NSW seeks to build unhackable netbook network

Powered by SC Magazine
 

The world's "most hostile computing environment".

The NSW Department of Education is using asset-tracking software, RFID tags, and BIOS-embedded filtering smarts to roll out 240,000 netbook computers into what CIO Stephen Wilson calls "the most hostile environment you can roll computers into" - the local high school.

The rollout of Lenovo netbooks, funded under the Federal Government's Digital Education Revolution initiative, is a massive logistical and IT security challenge, and the solution Wilson and his team has put together to fix these issues could well be applicable to any corporate IT department.

Over four years, some 240,000 Lenovo netbooks will be offered to students in year nine. The netbooks can be kept until year 12, or permanently should the student finish his or her studies at the school. Netbooks are also being offered to teachers.

To take receipt of the netbooks, students and parents are asked to sign forms in which they acknowledge their responsibility to take care of the machines and use them appropriately.

They are armed with an enterprise version of the new Windows 7 operating system, Microsoft Office, the Adobe CS4 creative suite, Apple iTunes, and content geared to students. Although the netbooks are loaded with many hundreds of dollars of software, 2GB RAM and a six-hour battery, the cost to the NSW Department of Education is less than $500 a unit.

Underneath the covers of the netbooks - and within the network that controls them - lies a great deal more smarts to ensure that the total cost of ownership of each machine does not blow out.

Wilson said that while private schools and other states have taken a "carte blanche" approach to handing out laptops as part of the Digital Education Revolution, the DET rollout is "among the more systematic, automated and paperless" projects ever embarked upon.

Security smarts

At the physical layer, each netbook is password-protected and embedded with tracking software at the BIOS level of the machine.

That is administered through an enterprise services bus, which also connects the Remedy suite for asset management, Active Directory for authentication and Aruba's Airwave for wireless network management.

If a netbook were to be stolen or sold, the department can remotely disable it over the network. Even if the hard drive of the machine was swapped out or the operating system wiped, it would be useless to unauthorised users.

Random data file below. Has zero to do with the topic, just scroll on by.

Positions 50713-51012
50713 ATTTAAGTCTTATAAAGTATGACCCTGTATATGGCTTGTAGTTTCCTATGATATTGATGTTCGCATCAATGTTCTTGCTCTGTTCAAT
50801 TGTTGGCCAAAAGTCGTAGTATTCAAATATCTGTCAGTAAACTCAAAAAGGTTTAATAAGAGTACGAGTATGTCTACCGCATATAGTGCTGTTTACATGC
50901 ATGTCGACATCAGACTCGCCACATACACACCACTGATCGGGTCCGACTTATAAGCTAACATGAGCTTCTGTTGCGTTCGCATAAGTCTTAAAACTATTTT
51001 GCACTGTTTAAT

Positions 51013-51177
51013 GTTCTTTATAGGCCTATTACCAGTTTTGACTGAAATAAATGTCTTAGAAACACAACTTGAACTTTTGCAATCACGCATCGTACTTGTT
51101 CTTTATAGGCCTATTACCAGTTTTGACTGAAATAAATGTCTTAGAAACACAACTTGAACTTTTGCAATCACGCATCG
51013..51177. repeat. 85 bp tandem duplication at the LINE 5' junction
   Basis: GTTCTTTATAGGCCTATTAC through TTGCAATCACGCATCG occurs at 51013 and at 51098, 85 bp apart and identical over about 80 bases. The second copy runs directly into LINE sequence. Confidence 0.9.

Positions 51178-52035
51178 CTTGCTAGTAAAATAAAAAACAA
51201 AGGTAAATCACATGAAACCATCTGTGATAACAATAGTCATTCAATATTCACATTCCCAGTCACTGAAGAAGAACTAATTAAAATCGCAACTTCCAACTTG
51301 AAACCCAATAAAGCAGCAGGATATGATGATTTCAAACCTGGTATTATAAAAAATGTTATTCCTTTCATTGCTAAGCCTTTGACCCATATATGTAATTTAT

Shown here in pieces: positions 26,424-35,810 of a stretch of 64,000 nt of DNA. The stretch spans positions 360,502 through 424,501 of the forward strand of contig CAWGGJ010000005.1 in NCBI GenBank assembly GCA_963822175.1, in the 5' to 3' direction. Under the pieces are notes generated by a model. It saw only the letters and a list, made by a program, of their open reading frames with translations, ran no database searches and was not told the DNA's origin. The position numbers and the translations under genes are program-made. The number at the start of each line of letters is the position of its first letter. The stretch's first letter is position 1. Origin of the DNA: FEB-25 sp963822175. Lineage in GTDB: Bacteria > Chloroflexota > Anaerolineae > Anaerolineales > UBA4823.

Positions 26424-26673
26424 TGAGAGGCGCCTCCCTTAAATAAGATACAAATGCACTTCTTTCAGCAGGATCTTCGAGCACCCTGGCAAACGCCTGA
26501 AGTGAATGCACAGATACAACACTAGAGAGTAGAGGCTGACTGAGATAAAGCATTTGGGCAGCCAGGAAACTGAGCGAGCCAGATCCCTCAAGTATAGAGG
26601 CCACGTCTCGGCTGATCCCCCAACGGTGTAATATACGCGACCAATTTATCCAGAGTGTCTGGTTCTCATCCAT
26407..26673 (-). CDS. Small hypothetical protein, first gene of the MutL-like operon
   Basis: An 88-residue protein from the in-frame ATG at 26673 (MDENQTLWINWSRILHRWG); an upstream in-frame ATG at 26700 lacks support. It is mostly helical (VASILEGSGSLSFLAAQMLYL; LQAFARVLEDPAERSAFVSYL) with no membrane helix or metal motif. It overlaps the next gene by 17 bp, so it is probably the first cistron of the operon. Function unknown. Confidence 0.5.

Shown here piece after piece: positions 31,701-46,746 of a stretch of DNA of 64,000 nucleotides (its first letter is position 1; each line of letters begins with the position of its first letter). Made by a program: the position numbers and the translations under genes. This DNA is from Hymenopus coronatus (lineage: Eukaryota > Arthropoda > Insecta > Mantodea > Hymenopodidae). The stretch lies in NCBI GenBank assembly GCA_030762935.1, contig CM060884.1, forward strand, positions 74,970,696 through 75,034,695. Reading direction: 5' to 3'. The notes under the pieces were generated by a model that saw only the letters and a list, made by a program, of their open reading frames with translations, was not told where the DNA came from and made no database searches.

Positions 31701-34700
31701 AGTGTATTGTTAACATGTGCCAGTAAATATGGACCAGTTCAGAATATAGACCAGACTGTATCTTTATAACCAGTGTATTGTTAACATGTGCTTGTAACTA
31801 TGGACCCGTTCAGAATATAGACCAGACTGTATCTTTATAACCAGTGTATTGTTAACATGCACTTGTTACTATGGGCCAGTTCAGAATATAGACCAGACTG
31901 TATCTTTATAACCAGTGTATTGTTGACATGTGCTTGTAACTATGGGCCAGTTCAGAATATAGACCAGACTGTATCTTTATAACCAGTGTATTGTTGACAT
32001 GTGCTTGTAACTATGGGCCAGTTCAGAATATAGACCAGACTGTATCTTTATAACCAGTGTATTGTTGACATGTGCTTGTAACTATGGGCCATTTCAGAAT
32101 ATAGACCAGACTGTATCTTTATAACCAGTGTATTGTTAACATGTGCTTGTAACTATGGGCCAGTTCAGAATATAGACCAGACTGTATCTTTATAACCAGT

Already, it has noted the loss or damage of just six netbooks out of the 20,000 rolled out since August - and have tracked a teacher using their device on a field trip in New Zealand.

While there is a serial number and barcode on each computer, the department said that thieves or students might be able to remove them. To combat this, it is using passive RFID chips on every machine that will enable them to be identified "even if they were dropped in a bathtub".

Being passive, an RFID reader needs to be within close proximity of the device to read it. (Active RFID transmitted a signal back to base.)

The department used the AppLocker functionality within Windows 7 to dictate which applications are installed.

Web access on the netbooks is filtered according to a corporate security policy (using McAfee's SmartFilter technology) plus an additional SOCKS-based proxy client, which provides web filtering at the network layer.

The devices also use Microsoft's Forefront Antivirus technology.

Upgrades

With such a huge fleet of computers in the hands of students, Wilson said it would be "unrealistic" for the department to offer technical support for software applications.

The netbooks were built so that the department can remotely upgrade and patch the devices over a wireless network.

It used Microsoft's System Centre Configuration Manager tool to distribute software down to devices.

The update service switches off once a student finishes year 12.

Wilson said there was no way such a large fleet of machines could be managed at such low cost without the smarts embedded within Microsoft's new operating system.

"There was no way we could do any of this on XP," he said. "Windows 7 nailed it for us."

 


TAFE Courses through SEEK Learning


NSW seeks to build unhackable netbook network
 
 
 
Top Stories
Hockey flags billion-dollar Centrelink mainframe replacement
Claims 30 year-old tech is holding Govt back.
 
Ombudsman wants to monitor warrantless metadata access
Requests ability to report publicly.
 
Frugality as a service: the Amazon story